Tim and Bruce have just passed the 6,000km mark in their cycle race from Cairo to Cape Town to raise funds to build 2 rural classrooms in the Eastern Cape. Here is there latest report back:
Highlights Nairobi to Iringa, Tanzania:
8 March to 19 March
Highlights: R126,000.00 raised so far!!!
Wow, have the last 11 days been a roller-coaster of an adventure! Trucks broke down, the rain and mud came, riders crashed on what can only be called the Tour’s Black Wednesday, and the beautiful country of Tanzania captivated us.
Two day’s riding out of Nairobi saw us cross over into Tanzania where we relished three day’s of rest in the tourist town of Arusha, which is also the halfway point in time of our journey from Cairo to Cape Town.
It was a magical three days spent sightseeing and touring the surrounding area and town with the Gane parental unit and their somewhat underpowered rental car. A night was spent in a lodge on the rim of the Ngororo Crater, a world heritage site, and a place so beautiful and packed with such an abundance of wildlife that the unforgettable gamedrive the next morning really felt like the old sayng of “shooting fish in a barrel”. We saw it all… Herds upon herds of sturdy Buffalo, Lions, Cheetahs, Elephants, Rhino, and the list goes on and on…. For anyone that doesn’t have the Crater on their to-do list, put it on now!
After our wildlife buffet at the Crater, we spent a night in Arusha, eating bacon for breakfast and then exploring the vibrant market life before pushing on to the town of Marangu, which nestles in lush banana plantations on the foothills of Kilimanjaro. After days of not seeing the mountain as we rode from Kenya, that evening we were treated to a first-class view of her snow-capped Uhuru Peak as the clouds lifted while we sipped on ‘Kilimanjaro Lager’ – naturally of course!
After a beautiful morning walk to the Ndoro Waterfalls in Marangu we headed back to Arusha. Here we readied ourselves and our bikes for seven days of off-road riding which took us from Arusha to the capital city Dodoma, and then finally to our rest stop, Iringa, a beautiful and peaceful town surrounded by thick green bush and rocky outcrops.
In that week of riding, it rained on four of the days, turning many of the dirt-road sections into fun, muddy sections. The rain, however, also makes camping not-so-much-fun, and after a few consecutive days of packing up wet, smelly tents and clothes, you tend to get a little “over it”.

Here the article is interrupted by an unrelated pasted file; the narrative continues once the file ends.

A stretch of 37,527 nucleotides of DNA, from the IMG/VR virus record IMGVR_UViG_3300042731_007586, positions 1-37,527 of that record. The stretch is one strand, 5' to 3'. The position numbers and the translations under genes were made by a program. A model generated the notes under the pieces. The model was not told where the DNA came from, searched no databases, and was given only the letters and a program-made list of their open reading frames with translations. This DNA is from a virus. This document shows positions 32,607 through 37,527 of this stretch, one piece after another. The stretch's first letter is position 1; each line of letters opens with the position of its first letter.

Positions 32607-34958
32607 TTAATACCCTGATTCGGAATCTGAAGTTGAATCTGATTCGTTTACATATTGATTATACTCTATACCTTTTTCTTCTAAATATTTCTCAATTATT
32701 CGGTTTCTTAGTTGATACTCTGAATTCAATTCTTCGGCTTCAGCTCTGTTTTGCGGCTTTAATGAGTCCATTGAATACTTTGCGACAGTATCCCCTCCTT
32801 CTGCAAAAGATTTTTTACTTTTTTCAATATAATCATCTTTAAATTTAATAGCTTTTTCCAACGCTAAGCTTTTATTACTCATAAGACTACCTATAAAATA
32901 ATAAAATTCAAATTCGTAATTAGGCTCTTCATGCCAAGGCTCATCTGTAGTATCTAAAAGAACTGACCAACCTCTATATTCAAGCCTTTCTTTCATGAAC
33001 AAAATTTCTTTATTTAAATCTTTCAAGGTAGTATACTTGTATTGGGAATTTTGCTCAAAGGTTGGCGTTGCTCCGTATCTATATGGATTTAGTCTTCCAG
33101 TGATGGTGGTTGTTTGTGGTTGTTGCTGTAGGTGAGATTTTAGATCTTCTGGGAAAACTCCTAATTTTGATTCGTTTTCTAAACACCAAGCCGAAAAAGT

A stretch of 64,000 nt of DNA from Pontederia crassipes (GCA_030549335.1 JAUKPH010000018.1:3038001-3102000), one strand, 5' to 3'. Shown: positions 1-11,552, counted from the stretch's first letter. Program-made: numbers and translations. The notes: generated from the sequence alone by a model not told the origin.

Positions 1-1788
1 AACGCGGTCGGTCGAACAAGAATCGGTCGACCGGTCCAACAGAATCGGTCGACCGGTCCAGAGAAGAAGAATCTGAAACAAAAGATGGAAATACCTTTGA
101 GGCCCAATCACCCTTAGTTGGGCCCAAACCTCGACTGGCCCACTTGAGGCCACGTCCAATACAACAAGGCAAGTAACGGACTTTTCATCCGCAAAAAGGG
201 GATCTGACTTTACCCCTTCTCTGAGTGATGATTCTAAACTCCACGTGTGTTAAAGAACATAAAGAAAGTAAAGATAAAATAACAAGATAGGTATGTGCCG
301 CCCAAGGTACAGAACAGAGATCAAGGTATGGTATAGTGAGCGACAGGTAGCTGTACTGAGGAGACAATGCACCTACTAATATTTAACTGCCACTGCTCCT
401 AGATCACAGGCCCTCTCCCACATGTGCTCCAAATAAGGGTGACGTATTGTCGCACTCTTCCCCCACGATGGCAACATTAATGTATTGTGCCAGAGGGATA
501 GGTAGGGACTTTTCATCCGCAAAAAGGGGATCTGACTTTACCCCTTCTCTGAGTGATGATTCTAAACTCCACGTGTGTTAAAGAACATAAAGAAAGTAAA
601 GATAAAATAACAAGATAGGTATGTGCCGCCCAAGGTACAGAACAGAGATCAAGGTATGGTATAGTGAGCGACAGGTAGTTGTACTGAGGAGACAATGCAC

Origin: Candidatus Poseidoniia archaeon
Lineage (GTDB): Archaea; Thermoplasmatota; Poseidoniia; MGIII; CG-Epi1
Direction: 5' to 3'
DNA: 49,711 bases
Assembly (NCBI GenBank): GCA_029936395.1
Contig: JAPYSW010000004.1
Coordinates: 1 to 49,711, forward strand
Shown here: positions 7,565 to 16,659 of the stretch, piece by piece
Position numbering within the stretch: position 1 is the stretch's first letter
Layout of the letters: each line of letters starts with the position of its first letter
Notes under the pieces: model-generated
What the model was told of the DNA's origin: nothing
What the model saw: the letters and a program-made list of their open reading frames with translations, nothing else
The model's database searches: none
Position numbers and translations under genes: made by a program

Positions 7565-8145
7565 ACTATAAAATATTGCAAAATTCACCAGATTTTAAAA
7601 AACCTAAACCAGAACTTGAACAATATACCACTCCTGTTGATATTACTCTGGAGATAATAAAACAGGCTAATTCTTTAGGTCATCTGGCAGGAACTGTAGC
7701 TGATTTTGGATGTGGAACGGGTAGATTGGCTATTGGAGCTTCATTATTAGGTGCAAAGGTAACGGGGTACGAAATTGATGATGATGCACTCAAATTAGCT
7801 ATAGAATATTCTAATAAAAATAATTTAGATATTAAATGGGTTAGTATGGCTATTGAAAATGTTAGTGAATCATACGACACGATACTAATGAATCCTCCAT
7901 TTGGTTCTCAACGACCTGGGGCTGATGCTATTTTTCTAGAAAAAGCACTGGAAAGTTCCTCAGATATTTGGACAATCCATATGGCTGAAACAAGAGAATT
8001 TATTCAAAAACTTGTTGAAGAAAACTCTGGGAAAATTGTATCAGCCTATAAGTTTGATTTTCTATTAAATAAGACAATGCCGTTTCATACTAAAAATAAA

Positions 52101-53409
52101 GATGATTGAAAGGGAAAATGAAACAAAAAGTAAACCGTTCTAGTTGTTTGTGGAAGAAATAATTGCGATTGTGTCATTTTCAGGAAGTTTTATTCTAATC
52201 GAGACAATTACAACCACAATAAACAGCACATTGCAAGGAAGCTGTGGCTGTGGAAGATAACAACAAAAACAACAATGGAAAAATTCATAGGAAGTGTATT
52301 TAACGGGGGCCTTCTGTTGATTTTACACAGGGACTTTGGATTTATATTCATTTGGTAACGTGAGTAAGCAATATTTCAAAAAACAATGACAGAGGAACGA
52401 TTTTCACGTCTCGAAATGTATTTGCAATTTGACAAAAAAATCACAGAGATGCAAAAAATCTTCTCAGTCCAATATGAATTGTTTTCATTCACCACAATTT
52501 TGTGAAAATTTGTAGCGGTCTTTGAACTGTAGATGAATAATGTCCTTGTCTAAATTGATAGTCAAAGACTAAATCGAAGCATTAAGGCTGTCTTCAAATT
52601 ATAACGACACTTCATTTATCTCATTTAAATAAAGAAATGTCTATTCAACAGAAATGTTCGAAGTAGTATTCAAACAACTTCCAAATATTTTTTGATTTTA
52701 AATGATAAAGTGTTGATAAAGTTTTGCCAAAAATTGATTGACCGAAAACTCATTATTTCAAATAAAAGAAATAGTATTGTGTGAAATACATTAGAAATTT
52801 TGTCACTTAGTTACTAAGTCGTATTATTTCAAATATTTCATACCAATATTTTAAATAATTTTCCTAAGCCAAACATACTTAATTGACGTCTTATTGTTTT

Smelly tents and swarms of mosquitoes aside, the riding from Arusha to Iringa has been absolutely spectacular and we were actually very lucky in that the rain was never monsoon-in-nature as it so often can be at this time of year, and if you’re ever in Tanzania, we’d highly recommend you take a 4×4 and do the exact same route just for scenery sake.
While we were lucky to an extent with the rain, the Tour hit an unlucky patch. The one support truck suffered breakdown after breakdown, which meant on some days we sat in the middle of the bush waiting for our bags and food for as long as six hours on some days, making a long day in the humid heat an even longer one.
This bit of annoyance however was nothing compared to the day of unlucky accidents in which four riders had to be patched up to varying degrees. Bruce took a spectacular fall on loose rocks, leaving his right-side and arm pretty banged up but not bad enough to end his day’s ride.
Paul Porter, also an EFI rider and a helluva competitor was not so lucky. He fell in a similar manner to Bruce and also injured his right side and arm, however, luck was not on his side that day. We patched him up as best we could with our first-aid kits on the road, but it became apparent quite quickly that the blood would not stop and he would need proper medical attention. He was rushed to hospital in Iringa in the runabout Landrover and we discovered that evening his Tour was finished and he would need surgery to repair a broken arm and deeply lacerated vein in his arm.
It was an incredibly sad moment to hear that this seriously tough man, who had been through so much to keep his EFI status, was now making plans to return home for surgery, all because he just fell awkwardly after seeing a ditch a bit too late.
Bruce’s and Paul’s crash in particular also brought home the realisation that after 6000km in the legs, we still have a long way to go to Cape Town, and we simply need to enjoy each day at a time.
By the time you read this, we would have pushed on from Iringa and headed for Malawi where more adventure no doubt awaits us! Thanks to some large donations we have now raised R126 000 of the R180 000 needed to build Hebron School in the Eastern Cape two much-needed classrooms, and we thank all those who continue to spread the word to friends and family about our fundraising drive. View our website here.
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